- 49. Typical CNN Layer 49 Input Convolutional Stage: Affine Transform Detector Stage: Nonlinearity Pooling Stage Normalization Stage (Optional) Output: Feature Map
- 50. Normalization (Optional) Locally the response is normalized using some distance based weighted average function 50
- 51. Putting It All Together! 51 Lenet-5 (Lecun-98), Convolutional Neural Network for digits recognition Lecun 1998
- 52. Backpropagation • Loss function o For Classification • Softmax Function with negative log likelihood o For Regression • Mean squared error • Weight Update where 𝜂 - learning rate, 𝛼 - momentum, 𝜆 - weight decay 52
- 53. Backpropagation • Convolutional Layer o With error function, E, and filter output 𝒙𝒍 , Thus, the error is propagated to the previous layer. • Pooling Layer o Do not actually learn themselves, just reduce the size of the problem by introducing sparseness. o Reduces region of k x k size to a single value during forward propagation. o Error propagated back to the place where it came from, thus errors are rather sparse. 53 http://andrew.gibiansky.com/blog/machine-learning/convolutional-neural-networks/
- 54. Theano 54
- 55. What is Theano? • Theano is a Python-based Math Expression Compiler whose syntax is quite similar to NumPy. • Open-source project developed and maintained by ML group at Université de Montréal. • User composes mathematical expressions in a high-level description mimicking NumPy's syntax and semantics which allows Theano to provide symbolic differentiation. 55http://deeplearning.net/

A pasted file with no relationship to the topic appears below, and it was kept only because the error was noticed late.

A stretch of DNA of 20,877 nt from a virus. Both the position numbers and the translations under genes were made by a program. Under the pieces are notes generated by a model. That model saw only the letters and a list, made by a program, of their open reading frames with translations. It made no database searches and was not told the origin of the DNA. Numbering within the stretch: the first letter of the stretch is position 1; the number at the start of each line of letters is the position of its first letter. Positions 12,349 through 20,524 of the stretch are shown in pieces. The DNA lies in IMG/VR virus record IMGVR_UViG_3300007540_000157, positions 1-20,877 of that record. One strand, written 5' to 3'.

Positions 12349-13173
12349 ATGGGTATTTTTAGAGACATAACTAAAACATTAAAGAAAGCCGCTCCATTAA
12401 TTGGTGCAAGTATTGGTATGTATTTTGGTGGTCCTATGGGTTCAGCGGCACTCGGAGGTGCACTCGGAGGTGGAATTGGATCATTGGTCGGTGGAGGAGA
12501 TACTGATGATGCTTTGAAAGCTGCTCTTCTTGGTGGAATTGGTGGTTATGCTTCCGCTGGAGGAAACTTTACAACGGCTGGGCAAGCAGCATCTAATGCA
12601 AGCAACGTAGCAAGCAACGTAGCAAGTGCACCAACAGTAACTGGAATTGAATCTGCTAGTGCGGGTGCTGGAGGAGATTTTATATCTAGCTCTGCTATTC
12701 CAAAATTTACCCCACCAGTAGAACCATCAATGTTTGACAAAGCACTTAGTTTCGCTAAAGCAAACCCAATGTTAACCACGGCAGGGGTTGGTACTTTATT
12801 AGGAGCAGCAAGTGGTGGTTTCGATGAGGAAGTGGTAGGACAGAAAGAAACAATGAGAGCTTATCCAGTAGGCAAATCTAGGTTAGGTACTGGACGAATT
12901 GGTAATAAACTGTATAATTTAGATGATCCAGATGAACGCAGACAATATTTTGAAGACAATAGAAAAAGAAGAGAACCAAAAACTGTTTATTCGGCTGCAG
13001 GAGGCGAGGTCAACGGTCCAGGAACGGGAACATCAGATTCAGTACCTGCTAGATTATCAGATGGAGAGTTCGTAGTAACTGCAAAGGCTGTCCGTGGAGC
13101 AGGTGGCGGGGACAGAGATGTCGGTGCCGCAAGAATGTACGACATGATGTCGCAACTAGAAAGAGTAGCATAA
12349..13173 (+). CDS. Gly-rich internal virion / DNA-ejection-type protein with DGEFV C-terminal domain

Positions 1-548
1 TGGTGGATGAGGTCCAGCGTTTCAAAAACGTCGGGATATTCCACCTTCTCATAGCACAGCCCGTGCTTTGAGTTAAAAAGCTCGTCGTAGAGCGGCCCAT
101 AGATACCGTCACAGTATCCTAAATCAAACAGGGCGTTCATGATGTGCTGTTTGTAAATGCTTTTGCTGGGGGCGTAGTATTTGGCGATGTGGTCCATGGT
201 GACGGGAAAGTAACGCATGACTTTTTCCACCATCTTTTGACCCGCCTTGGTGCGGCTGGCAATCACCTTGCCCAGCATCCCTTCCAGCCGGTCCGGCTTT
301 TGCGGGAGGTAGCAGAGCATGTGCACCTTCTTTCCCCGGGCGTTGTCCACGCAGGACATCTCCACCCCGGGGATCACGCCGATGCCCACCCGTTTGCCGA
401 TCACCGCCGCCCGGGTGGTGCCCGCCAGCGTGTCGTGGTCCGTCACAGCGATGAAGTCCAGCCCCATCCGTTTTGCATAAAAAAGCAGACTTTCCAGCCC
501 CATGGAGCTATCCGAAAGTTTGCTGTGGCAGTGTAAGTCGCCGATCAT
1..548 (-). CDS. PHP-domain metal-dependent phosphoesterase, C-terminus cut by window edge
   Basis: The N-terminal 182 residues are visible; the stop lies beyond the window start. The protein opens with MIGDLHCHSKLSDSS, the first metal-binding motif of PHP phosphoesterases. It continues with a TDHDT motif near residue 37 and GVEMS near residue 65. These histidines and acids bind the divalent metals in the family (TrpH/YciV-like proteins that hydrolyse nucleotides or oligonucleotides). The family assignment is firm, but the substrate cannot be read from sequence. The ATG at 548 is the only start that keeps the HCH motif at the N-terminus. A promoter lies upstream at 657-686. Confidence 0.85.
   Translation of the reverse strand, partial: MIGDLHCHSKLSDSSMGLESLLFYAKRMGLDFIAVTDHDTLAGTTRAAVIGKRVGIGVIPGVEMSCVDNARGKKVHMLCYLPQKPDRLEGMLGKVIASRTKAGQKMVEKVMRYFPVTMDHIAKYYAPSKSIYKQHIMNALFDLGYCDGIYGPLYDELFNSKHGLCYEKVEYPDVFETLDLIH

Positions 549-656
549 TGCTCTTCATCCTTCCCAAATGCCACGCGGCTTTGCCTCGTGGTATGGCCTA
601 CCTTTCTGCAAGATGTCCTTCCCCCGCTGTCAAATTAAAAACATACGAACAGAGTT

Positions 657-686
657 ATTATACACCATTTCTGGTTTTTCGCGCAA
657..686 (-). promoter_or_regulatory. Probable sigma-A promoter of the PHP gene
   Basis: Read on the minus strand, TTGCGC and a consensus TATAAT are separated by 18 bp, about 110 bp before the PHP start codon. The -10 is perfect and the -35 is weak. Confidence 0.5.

- 56. Key Features • Single implementation compatible with both CPU and GPU. • Theano on its own optimizes using CUDA C++ for GPU. • Easy to implement back-propagation in CNN, as it automatically computes all the mappings involved. • Creates a graph with the various inputs involved, differentiating using chain rule. 56 Fitting a multi-layer perceptron to simulated data with SGD having 784 inputs, 500 hidden units, a 10-way classification and training 60 examples at a time http://deeplearning.net/
- 57. Sneak Peek into Theano... 57http://deeplearning.net/
- 58. Theano-based implementations for Deep Learning Caffe Torch Keras Other Frameworks: cuDNN DIGITS 58
- 59. Caffe 59
- 60. Key Features • Deep learning framework (essentially for training CNNs) developed by Berkeley Vision and Learning Center (BVLC) • Speed: Able to process over 60M images per day with a single Nvidia K40 GPU, thus considered to be the fastest convnet implementation available. • Expressive Architecture: Allows models and optimization to be defined as configuration files rather than hard-coding, with ability to switch between CPU and GPU by a single flag. 60www.caffe.berkeleyvision.org